Challenges with Concentrating Cash Across Borders

  • By AFP Staff
  • Published: 2/21/2024
Challenges with Concentrating Cash

Cash concentration is an established practice for many organizations, especially on an in-country basis.

Cash can be typically swept or zero-balanced to a single header account, where it is available to support the wider business’ working capital with any surplus invested in the external markets.

Companies operating in more than one country often want to manage their cash in a similar manner. Pooling solutions, both physical and notional, are available that make it possible for multinationals to concentrate cash regionally and globally. Yet, there are still multiple hurdles facing multinational corporations that want to concentrate all their cash on a regional or a global basis.

Regulatory Issues

Local tax and financial system regulation can make it difficult or impossible for companies to include certain bank accounts in a cross-border cash concentration structure. Regulations vary between countries, with the most common sources of regulatory restriction on cross-border cash concentration being:

  • Currency restrictions. Collectively, currencies that are not freely convertible for foreign currency are sometimes referred to as “blocked” currencies, with examples being the Brazilian real and the Indian rupee.
  • Bank capital requirements. Without the right to offset a debit balance with a credit balance in the event that a client fails to repay an overdrawn account, banks may not offer notional pooling without charging for any regulatory capital it has to hold against the liabilities.
  • Transfer pricing. OECD transfer pricing guidelines require companies to apply arm’s length pricing on cross-border intercompany payments, such as the intercompany loans created by a physical cash sweep. Treasurers need dedicated processes and systems to document decisions on intercompany credit risk, apply arm’s length interest rates to internal transactions, and have an accurate record-keeping process so that the company can demonstrate compliance with any interested tax authorities.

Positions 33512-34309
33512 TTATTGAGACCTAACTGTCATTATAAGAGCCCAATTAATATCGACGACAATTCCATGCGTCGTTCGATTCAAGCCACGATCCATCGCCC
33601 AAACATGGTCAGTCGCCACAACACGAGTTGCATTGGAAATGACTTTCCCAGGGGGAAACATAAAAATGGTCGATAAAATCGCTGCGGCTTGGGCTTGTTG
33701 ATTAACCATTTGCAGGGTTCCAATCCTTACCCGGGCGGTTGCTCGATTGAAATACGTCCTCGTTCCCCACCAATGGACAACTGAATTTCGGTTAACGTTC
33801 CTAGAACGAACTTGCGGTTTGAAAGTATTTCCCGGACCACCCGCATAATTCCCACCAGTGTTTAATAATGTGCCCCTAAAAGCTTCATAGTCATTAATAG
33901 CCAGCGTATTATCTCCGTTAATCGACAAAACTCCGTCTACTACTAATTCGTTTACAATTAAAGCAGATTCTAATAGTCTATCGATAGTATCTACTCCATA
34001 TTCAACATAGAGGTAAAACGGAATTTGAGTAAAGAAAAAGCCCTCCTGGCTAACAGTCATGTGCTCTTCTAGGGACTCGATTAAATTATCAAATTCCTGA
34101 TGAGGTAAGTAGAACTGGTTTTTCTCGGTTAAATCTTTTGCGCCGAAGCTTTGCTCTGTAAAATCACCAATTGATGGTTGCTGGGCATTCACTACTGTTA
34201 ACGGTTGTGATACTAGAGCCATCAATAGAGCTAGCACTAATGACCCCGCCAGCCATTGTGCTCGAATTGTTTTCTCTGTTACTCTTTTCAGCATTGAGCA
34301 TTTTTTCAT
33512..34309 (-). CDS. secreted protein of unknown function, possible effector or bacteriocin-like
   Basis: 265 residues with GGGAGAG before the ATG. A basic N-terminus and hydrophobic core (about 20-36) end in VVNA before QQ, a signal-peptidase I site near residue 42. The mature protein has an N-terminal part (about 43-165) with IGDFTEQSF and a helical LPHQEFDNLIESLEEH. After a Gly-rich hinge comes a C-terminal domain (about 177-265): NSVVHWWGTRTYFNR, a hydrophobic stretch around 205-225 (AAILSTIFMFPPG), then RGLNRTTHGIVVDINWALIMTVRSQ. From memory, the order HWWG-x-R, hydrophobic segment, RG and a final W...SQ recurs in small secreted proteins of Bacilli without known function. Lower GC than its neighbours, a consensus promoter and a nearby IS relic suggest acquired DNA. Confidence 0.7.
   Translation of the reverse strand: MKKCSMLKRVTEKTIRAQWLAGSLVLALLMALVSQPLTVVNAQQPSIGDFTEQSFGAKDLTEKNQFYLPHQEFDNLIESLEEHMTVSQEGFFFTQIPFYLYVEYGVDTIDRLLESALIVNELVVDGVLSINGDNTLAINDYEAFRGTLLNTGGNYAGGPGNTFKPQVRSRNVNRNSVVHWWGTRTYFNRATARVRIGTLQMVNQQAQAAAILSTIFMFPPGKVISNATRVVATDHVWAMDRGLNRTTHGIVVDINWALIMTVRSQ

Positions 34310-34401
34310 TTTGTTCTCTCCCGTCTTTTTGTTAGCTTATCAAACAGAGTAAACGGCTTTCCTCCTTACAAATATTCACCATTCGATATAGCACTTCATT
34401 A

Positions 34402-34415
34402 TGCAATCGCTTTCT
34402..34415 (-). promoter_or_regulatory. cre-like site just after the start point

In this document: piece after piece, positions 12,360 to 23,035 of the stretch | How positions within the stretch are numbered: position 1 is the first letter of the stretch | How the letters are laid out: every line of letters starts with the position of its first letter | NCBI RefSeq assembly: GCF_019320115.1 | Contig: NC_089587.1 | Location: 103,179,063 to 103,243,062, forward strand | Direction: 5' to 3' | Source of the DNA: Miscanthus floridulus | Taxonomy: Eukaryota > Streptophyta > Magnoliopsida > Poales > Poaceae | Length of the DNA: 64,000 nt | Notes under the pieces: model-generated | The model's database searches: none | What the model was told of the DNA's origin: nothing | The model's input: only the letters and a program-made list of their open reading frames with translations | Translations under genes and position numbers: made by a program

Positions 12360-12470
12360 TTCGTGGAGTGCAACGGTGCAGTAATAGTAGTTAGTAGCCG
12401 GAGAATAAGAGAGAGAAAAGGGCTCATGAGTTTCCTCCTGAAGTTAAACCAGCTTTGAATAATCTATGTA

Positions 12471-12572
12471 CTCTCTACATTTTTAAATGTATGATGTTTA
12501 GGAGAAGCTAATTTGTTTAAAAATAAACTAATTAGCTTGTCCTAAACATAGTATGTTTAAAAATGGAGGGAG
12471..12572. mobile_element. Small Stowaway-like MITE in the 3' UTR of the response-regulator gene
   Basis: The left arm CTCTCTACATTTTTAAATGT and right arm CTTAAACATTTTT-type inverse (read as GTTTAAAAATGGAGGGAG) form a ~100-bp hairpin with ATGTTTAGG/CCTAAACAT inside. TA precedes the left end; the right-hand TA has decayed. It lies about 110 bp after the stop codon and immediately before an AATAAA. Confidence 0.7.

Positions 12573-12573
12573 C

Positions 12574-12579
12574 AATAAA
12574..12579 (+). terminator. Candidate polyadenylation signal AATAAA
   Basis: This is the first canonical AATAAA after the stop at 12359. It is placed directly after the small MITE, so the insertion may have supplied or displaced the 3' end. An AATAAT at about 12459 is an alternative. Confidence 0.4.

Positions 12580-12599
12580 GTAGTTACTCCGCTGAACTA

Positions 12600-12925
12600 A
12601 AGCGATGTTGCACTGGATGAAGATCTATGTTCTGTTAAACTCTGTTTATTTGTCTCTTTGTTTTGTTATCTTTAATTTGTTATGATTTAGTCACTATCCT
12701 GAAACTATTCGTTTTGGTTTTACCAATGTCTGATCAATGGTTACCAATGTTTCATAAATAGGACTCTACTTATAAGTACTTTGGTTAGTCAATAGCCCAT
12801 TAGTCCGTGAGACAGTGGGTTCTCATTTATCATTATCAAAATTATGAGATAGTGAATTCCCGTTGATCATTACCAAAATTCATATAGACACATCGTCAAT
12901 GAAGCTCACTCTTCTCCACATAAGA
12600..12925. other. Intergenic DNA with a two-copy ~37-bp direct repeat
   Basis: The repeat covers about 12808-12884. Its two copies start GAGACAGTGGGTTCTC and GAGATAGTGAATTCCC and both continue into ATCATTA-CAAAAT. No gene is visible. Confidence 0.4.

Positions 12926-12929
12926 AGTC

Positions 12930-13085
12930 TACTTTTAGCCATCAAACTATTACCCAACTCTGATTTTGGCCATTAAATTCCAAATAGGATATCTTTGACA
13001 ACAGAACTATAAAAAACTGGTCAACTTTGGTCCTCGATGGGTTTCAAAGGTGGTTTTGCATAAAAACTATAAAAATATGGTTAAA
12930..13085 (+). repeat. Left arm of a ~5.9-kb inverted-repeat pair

• Withholding tax. Many countries apply withholding tax on cross-border payments, which can make it uneconomic to concentrate cash via regular sweeps, although companies will take their own positions on whether it is economical to repatriate cash annually via their dividend policy.

Operational Considerations

Some practical considerations arise from these regulatory concerns:

  • The management of non-convertible and less frequently traded currencies. By definition, there is no market for non-convertible currencies, and the lack of a deep market for other, less frequently traded currencies can make these currencies too difficult to include in a cash pool.
  • Internal credit risk assessment. In order to set internal interest rates, treasurers will need to determine an internal credit rating for each participating entity so that an arm’s length interest rate can be applied.
  • The design of the cash concentration structure. Generally, the greater the number of countries a company has a presence in, the more complex the cash concentration structure will be, not least because market regulation and general market practice can vary significantly between countries.

To concentrate cash across borders effectively, treasurers will need to work closely with internal stakeholders, including tax and business units and external partners (notably banks), to devise the most efficient way of doing so.

Learn more in the AFP Executive Guide “Concentrating Cash Across Borders,” underwritten by Standard Chartered.

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